Without a doubt, there is relentless, almost unbearable, pressure bearing down on most internal recruiting organizations these days. With unemployment dipping below 6%, it’s getting harder to hire top talent. Corporate recruiters – the front line first responders who carry talent quotas on their backs – are taking on bigger requisition loads, facing stiffer competition and playing more important roles than ever in the success of their organizations. On this blog, we’ve talked a lot about what skills to look for in a successful corporate. What about their habits?
Here are some key habits of highly successful corporate recruiters.
They know their stuff backwards, forwards and inside out.
Top corporate recruiters know everything there is to know about their employers’ products and services, their industry and the competition.
They don’t scorch the earth.
Corporate recruiters deliver a lot of bad news. Communicating negative interview feedback and dolling out rejections are every day tasks. Instead of being wishy-washy or avoiding less than comfortable situations, successful corporate recruiters keep a neutral tone, keep phrasing temperate and keep content clear to foster productive outcomes and to leave reputations intact.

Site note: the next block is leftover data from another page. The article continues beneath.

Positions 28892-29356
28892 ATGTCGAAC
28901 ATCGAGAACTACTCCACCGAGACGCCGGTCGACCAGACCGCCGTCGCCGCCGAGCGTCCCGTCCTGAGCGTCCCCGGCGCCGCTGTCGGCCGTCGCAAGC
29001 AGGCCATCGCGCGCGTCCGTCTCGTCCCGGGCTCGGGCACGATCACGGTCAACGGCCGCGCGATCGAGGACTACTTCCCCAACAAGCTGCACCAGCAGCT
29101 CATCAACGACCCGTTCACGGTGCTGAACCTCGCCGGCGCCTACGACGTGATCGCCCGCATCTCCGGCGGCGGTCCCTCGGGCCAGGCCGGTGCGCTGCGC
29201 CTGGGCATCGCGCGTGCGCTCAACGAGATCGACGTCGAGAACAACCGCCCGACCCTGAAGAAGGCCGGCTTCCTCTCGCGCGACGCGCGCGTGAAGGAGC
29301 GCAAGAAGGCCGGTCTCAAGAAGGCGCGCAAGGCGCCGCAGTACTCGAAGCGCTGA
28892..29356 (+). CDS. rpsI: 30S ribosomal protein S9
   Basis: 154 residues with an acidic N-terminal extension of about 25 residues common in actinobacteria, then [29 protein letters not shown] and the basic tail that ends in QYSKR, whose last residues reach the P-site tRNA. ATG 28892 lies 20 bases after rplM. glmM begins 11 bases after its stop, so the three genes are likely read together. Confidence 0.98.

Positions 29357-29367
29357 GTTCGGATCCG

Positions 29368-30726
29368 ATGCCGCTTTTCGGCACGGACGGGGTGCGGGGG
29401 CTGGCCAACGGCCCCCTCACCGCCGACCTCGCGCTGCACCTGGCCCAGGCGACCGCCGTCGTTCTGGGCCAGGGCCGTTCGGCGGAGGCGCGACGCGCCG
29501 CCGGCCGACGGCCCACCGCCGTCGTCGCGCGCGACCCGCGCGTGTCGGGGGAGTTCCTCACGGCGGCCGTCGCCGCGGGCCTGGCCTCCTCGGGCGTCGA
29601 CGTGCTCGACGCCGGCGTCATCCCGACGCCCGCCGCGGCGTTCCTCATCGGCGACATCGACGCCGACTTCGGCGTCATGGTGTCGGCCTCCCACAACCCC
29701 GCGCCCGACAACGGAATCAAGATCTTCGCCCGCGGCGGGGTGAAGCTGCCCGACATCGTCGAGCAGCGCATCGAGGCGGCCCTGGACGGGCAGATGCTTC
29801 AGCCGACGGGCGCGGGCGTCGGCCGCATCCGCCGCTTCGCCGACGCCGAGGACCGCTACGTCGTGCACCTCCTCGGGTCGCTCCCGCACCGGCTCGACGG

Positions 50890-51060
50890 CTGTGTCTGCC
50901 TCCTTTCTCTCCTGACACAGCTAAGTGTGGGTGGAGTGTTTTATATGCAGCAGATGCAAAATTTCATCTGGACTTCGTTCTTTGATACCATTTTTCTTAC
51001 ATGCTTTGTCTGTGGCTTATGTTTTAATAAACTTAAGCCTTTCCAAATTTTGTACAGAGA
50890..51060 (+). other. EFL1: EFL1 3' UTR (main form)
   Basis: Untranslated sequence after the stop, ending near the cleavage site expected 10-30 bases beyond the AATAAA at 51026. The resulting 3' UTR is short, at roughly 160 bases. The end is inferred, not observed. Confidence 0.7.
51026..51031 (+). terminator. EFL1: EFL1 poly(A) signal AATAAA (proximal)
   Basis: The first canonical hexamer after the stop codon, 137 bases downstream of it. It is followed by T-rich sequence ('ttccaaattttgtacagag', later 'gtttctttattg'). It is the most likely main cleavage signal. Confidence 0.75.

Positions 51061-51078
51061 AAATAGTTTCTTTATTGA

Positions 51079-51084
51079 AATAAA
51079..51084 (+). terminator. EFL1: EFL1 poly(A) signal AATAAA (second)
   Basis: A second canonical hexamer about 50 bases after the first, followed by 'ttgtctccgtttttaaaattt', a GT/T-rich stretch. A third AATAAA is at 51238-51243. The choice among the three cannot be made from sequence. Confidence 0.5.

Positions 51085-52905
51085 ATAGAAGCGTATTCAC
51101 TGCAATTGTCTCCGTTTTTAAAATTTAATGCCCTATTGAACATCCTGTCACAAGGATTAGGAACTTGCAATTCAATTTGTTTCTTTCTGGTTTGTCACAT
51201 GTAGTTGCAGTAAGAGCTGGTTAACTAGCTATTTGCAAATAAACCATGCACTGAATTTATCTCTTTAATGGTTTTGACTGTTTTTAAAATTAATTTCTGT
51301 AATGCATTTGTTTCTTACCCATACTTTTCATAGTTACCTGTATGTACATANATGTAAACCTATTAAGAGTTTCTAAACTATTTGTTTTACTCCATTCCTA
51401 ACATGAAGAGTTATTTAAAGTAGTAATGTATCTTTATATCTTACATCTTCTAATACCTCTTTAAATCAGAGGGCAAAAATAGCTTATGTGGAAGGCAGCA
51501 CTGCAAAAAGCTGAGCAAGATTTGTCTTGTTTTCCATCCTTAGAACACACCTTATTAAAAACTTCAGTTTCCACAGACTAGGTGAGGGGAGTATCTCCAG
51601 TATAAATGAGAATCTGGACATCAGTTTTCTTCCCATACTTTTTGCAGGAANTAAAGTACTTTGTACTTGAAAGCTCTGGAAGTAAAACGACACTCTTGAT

They don’t get trapped in emotional valleys.
Everyone has bad days. The most successful recruiters know how to shift back into positivity and high performance quickly. They don’t get caught in emotional valleys.
They have a plan for every call.
A successful recruiter doesn’t just pick up the phone and wing it. They have an agenda, an outline and a desired outcome for every phone call. They think things through and anticipate exceptions and objections.
They try new material.
Successful corporate recruiters frequently try new talk-tracks to avoid sounding stale and over-rehearsed.
They remain calm under pressure.
The ability to remain calm under pressure has a direct link to performance. TalentSmart conducted research with more than a million people, and found that 90 % of top performers are better than average at managing their emotions in times of stress in order to remain calm and in control.